A few weeks before The Revenant director Alejandro González Iñárritu was slotted to film scenes with the Native lead known as Elk Dog, the role still had not been cast. After seeing a picture of Duane Howard, Iñárritu started the audition process, and the rest is history.
After a decades-long career in the film industry that included stuntwork, and small TV roles that included "The X-Files," "Smallville" and Supernatural, Duane Howard talked to ICTMN about being a successful Native actor, and what it was like to work with Leonardo DiCaprio.
Weren't you first slotted to work as a stunt person on The Revenant?
Yes, I was. I got a call from the stunt coordinator on a Friday morning. On the following Sunday I got a call from my agent saying that I had an audition for The Revenant. The stunt coordinator didn't tell me this was the movie that I would be working on.
I didn't find out anything until I went to the audition. I went in, did what I do best and the casting agents literally jumped off their seats and screamed, stating that they had finally found Elk Tongue. That was the name of Elk Dog's character at the beginning, but they eventually changed it.
How soon after your audition were you in 20° winter weather filming this movie?
They called me the next day, and my agent said they wanted to fly me out to Calgary for three days and that the director wanted to meet me.
Did you end up performing your own stunts?
Yes, I did. During the casting process, I discovered they were getting antsy about casting my character, because shooting was slotted to begin in the next couple of weeks. Up to that point they hadn't found anyone. The stunt coordinator that had called me, told me he had slid my picture into the photos Alejandro had sitting in front of him and said, 'You might want to take a look at this guy. He is a great actor, a great stuntman and a horseman.' Soon after that I got the call.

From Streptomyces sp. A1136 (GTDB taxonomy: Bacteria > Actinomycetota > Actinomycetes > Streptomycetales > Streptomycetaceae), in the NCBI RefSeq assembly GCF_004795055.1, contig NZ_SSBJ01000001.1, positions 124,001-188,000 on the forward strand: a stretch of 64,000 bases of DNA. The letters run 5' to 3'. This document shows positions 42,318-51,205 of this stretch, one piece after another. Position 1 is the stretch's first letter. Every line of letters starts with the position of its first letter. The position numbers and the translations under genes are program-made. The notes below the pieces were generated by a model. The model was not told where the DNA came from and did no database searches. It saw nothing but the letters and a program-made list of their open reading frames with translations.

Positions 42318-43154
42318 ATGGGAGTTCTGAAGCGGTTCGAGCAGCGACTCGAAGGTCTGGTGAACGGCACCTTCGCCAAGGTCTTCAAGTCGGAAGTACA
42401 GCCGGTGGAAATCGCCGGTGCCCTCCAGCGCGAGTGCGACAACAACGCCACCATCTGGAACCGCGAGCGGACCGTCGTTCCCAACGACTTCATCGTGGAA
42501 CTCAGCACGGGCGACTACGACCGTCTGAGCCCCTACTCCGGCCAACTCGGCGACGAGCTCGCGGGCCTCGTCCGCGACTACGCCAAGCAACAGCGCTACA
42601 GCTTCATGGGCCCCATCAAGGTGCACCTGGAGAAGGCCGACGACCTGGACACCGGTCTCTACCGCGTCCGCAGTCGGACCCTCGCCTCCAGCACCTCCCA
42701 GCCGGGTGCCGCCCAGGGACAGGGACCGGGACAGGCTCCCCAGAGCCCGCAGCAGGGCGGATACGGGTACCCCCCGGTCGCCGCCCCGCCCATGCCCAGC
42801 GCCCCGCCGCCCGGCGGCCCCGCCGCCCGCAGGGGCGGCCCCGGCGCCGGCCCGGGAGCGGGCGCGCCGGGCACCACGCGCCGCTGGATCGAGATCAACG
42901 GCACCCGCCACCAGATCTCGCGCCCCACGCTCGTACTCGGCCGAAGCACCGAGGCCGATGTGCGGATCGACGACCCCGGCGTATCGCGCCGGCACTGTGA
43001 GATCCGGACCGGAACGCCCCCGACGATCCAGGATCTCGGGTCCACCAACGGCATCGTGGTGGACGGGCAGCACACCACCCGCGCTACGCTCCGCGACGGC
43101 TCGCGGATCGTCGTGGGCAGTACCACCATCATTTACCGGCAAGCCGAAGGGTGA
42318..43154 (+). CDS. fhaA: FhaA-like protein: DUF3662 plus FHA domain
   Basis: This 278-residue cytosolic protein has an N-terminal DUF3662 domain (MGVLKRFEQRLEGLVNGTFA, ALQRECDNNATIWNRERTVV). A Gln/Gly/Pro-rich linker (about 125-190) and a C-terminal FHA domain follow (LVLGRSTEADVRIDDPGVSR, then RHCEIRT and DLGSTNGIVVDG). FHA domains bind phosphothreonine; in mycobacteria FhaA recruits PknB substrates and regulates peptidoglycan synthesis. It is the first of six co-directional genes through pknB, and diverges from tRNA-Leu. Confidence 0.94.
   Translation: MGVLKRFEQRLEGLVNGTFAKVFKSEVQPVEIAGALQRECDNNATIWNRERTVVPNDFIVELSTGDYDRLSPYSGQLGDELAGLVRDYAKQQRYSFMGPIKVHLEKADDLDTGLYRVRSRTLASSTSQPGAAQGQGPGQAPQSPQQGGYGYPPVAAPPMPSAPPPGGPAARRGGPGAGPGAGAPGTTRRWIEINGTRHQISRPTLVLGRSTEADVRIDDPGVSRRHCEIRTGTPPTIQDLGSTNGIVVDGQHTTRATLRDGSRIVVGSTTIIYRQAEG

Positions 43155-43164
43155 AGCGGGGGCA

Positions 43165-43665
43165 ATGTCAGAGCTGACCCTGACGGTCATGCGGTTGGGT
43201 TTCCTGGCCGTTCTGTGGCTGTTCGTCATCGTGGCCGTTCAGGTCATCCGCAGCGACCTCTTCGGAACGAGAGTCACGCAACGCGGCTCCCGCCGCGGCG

You have said Leonardo DiCaprio was very kind and pleasant to work with. How so?
Yes, he was very kind. He really was down-to-earth and a decent guy to talk with. We sat down on set and just talked about how our days went, how our families were.
When Leonardo DiCaprio accepted the Golden Globe he thanked First Nations people. What did you think of that?
I got choked up, actually.
Photo: Kimberley French ©Twentieth Century Fox
Elk Dog Tracking, Set Still
The director is known for his long, artistic shots. How was that to work with?
He was really great to work with. All of the actors are at different levels within their careers and so we have different tolerance levels of what we can stand. But we know what we are there for and in my experience, as an actor when I go to set I am hired to give my 110%. That said, I am going to give the director what he wants. That is my job and that is why they hired me.
In a movie that contains First Nations people, there is a possibility of crossing the line between stereotype and reality. Did you find the production team willing to listen to suggestions from indigenous people?
Yes. They also had cultural advisers that really helped out in terms of wardrobe, the language, huts and whatever else they had.
In your years of experience, how has the film industry changed for Native people?
In my opinion, change is still slow. If you think about it, when was the last big Native American film you've seen?
Most people might say Dances with Wolves.
Exactly. That was the last one. Prior to all that, there are a few other ones, such as Windtalkers, which didn't really focus on the Navajo code talkers, it was more focused on Nicholas Cage. People have criticized that movie to include the Navajo code talkers who say they were upset with that movie.
What is next for you?
Me and a friend of mine are producing an independent feature film and we will start shooting in April. A lot of people are sending me scripts as well as asking me to join their crew. I am also getting a lot of audition calls.
Any words of advice for young actors?
Never give up in life with what you want to succeed in. Never take anything personally.
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